British and Commonwealth War Cemeteries
by Julie Summers
Published by Shire Publications, 2010
In 1917, a remarkable organisation came into being. Its brief was to commemorate the 1,100,00 men of the British Empire who lost their lives in the First World War. The Imperial War Graves Commission was the creation of one man, Sir Fabian Ware, whose energy and determination brought together some of the greatest designers and architects of the early 20th century.
This book charts the history of the military cemetery. It might have been called “from the Crimea to the Falklands”, as there were no distinct British war cemeteries before the Crimean War and there have been none since the Falklands. In more recent conflicts, all our fallen servicemen and women have been repatriated for burial in the UK.
The book is divided into six sections. The introduction defines a war cemetery and looks at some pre-
The next section describes the worldwide task of the Commission in creating an international network of military cemeteries commemorating the “glorious dead”. It also defines the qualification for burial in one of these cemeteries (a man or woman had to have been a member of the armed services between 4 August 1914 and 31 August 1921) and why (an Order in Council of that date declared the war as having ended). The design and creation of military cemeteries across the world is described and several are illustrated.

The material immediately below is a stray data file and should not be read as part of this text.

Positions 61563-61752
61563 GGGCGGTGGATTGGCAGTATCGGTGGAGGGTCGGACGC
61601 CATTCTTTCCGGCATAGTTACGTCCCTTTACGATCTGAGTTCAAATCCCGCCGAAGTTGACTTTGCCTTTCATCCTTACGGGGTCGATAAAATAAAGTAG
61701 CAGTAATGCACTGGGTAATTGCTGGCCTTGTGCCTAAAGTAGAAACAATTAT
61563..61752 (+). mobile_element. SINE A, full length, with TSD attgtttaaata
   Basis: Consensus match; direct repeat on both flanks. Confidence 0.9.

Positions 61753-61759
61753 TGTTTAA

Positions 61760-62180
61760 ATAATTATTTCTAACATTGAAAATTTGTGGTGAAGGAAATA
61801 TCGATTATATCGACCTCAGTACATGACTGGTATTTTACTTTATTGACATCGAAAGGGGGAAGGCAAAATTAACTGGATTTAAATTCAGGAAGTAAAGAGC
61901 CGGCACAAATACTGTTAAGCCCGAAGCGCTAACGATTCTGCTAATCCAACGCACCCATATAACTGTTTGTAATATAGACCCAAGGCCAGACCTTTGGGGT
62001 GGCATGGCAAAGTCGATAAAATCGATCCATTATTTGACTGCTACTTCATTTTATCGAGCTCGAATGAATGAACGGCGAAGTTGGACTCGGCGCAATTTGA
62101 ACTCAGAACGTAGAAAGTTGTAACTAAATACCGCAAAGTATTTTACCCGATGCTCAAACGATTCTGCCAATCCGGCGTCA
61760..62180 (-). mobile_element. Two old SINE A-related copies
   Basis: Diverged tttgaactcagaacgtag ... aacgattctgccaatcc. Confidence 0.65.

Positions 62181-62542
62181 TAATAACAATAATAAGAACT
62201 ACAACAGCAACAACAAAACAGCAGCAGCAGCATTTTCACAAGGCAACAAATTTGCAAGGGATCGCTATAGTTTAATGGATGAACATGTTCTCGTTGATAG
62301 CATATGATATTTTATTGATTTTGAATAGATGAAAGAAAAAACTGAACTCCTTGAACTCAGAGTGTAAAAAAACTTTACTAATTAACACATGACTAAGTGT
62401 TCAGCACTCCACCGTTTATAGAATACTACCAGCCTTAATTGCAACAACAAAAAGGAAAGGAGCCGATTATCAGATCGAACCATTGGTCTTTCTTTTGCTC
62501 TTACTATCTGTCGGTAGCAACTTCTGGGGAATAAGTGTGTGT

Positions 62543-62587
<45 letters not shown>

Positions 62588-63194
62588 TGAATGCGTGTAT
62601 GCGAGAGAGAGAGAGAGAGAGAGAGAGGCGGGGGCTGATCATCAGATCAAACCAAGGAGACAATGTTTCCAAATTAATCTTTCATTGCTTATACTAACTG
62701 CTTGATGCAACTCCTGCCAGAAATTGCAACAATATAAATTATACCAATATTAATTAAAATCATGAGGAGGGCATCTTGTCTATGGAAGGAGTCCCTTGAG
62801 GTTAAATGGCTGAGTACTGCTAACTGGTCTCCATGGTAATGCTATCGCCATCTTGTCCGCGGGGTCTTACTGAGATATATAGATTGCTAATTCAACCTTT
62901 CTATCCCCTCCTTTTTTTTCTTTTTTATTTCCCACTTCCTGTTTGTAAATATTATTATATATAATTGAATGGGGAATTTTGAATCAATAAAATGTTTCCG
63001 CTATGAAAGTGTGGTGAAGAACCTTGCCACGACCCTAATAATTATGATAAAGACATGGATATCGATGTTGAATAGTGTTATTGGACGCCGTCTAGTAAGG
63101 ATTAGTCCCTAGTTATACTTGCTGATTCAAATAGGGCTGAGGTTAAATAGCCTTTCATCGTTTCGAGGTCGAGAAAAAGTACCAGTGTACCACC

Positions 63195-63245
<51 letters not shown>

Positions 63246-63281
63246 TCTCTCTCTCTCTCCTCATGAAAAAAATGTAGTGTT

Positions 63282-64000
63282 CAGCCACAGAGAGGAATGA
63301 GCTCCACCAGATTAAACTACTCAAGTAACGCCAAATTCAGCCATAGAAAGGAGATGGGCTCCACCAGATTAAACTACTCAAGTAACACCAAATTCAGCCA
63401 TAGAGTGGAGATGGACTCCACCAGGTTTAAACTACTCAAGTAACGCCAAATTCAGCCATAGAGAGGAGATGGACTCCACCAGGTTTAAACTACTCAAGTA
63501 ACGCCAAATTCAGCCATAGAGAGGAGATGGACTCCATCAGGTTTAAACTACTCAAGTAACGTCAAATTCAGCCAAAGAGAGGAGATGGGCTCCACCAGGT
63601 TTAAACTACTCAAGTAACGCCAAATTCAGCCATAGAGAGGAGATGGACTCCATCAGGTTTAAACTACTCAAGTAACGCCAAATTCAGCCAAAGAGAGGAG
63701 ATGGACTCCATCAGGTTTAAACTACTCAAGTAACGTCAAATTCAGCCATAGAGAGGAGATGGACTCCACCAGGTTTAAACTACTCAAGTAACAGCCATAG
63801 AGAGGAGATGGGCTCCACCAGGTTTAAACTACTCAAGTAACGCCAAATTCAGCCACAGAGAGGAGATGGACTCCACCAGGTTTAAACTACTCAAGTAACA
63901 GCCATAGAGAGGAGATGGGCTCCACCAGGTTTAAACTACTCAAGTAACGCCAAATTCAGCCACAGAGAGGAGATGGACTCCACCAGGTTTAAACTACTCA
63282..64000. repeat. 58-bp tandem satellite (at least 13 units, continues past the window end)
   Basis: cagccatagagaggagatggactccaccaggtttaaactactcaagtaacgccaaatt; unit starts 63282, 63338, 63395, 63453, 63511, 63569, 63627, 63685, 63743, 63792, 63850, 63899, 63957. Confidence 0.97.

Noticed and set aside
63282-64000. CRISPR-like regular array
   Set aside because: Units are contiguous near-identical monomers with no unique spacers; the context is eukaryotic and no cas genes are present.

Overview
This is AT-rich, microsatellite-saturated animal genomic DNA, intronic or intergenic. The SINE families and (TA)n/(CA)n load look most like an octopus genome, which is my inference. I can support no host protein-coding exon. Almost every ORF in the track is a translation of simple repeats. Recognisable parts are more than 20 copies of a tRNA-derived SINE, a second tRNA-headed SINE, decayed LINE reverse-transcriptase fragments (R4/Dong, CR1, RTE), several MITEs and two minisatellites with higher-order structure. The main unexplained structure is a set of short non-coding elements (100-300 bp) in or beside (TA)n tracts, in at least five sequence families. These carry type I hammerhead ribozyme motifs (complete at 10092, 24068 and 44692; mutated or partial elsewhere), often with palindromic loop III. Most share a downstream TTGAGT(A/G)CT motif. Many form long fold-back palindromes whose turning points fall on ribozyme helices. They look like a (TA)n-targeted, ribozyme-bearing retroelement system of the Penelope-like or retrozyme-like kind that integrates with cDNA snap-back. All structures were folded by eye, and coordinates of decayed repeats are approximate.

The fourth section covers memorials to the missing and extends the story down to the Second World War. The penultimate section considers the commemoration of the war dead since 1945, reflecting on the close working relationship between the Ministry of Defence and the Commonwealth War Graves Commission. Here the issue of repatriation is discussed, which is now the usual way our war dead are dealt with.
The final section considers the Commission’s ongoing task in a changing world, including the ongoing maintenance of its cemeteries and the creation of the new cemetery at Fromelles.
Shire Books continues to produce attractive, well-
Should you require further detail and even more photographs then I recommend you look no further than Julie Summers’ related work Remembered: A History of the Commonwealth War Graves Commission (Merrell Publishers, 2007). Julie Summers also wrote Remembering Fromelles, the story behind the creation of the most recent of the Commission’s cemeteries in France.
Copyright © 2011 by John M. Clarke All Rights Reserved